Why Your Spine Consultation Needs To Be a 2-Way Conversation

Category: Spine Surgery, Surgeons | Author: Stefano Sinicropi | Date: March 24, 2016

spine consultation minnesota

When people find themselves in a room with an expert, oftentimes they are compelled to stay quiet and listen to everything the expert has to say. Most times this is a great way to get a large amount of information, but the best learning also involves asking questions. These questions can have a variety of different goals; they can be for clarification, they can be tangential, or they can be used to approach a subject in a related field.

The same logic that applies in our nation’s classrooms also needs to be applied to our doctor’s office. If you are in back pain, it can be easy to walk in, have some scans taken and then listen to the doctor’s evaluation and recommendation, but that’s not the best course of action. You need to be asking you own questions and explaining your thoughts and concerns to your spine surgeon so you can use all of the information at your disposal to determine the best course of care. Today, we take a closer look at how that conversation should go.

Talking With Your Spine Surgeon

When meeting with a spine specialist, although the doctor will likely be asking the questions, you are actually the source of information. Don’t just let the doctor look at your chart for information. Tell them about your symptoms, describe when and how your pain sets in, and explain if any action or injury might be contributing to your pain. Also, don’t be shy about opening up about any allergies or your family history.

Next, the onus falls back on the doctor. He or she will perform a physical screen and may even order a round of X-rays or an MRI. This will give your doctor a hands-on look and an inside look at your spinal structures. Once they have evaluated you and have examined your charts, your doctor will explain your diagnosis. This is an important time to be an active listener. Try to understand what your doctor is saying, but also begin formulating questions in your head. If your doctor doesn’t dive into treatment options, ask them about all your available options and the benefits and drawbacks of each. Some doctors will explain all of your options, while others will only recommend their preferred method of treatment. You shouldn’t have any qualms about asking about all your options.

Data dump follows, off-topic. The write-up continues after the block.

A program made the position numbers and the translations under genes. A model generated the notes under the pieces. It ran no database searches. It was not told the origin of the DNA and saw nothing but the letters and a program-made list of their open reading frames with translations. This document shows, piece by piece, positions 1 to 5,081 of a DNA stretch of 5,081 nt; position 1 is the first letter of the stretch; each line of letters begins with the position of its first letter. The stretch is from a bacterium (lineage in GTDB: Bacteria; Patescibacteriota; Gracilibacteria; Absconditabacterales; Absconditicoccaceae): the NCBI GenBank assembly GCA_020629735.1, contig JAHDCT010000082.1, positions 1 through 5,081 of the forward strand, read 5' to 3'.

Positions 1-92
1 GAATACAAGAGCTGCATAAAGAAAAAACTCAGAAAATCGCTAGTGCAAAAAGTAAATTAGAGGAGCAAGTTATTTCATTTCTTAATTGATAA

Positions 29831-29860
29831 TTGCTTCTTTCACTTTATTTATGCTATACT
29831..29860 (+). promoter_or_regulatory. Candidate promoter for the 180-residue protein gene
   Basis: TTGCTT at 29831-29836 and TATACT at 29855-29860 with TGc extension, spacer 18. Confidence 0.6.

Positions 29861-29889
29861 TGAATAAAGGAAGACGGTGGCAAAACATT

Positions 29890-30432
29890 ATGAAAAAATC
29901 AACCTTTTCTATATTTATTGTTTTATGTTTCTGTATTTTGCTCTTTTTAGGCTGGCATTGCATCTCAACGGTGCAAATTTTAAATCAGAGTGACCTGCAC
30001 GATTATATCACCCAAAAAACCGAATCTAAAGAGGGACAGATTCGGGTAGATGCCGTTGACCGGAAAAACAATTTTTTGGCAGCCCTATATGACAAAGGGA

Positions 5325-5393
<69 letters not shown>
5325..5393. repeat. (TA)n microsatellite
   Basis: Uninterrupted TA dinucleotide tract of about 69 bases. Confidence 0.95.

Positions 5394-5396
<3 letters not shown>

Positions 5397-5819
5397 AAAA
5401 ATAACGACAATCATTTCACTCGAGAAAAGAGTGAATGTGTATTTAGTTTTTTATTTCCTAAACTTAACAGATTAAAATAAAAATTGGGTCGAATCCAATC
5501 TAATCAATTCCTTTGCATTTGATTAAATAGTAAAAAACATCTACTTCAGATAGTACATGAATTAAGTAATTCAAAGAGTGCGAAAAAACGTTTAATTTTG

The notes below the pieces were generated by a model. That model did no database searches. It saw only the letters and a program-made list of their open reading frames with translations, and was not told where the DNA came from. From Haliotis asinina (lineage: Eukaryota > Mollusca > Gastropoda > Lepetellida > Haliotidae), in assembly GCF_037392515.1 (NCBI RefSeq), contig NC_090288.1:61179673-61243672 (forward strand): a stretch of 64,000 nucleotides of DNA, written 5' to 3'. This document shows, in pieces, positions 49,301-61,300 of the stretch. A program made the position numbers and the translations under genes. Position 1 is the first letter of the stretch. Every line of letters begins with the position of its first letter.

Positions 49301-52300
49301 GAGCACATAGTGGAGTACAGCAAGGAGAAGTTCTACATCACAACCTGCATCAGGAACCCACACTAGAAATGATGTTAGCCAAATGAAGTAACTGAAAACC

Keeping Your Treatment Goals in Mind

When discussing treatment, keep your goals in mind. Maybe you are hoping to be fully healthy for an upcoming football season or you have a family trip coming up. Would surgery get in the way, or will it give you the best chance and fully healing? Or maybe you simply want to be able to play with your grandkids without spine pain. Explain to your doctor what goals you have in mind and how the ideal situation would play out, because your doctor can help find a solution that best suits your needs.

Finally, the decision about your treatment needs to be a mutual decision. You should never feel pressured to go into surgery or try a treatment method you’re not comfortable with. Your doctor can make his best recommendation based on all the information you’ve given him, but at the end of the day, the final decision is yours. By making the conversation with your spinal surgeon a two-way flow of communication, you’ll not only feel more at ease about your condition, but you’re also more likely to have a successful treatment because it is tailored to your needs and goals.

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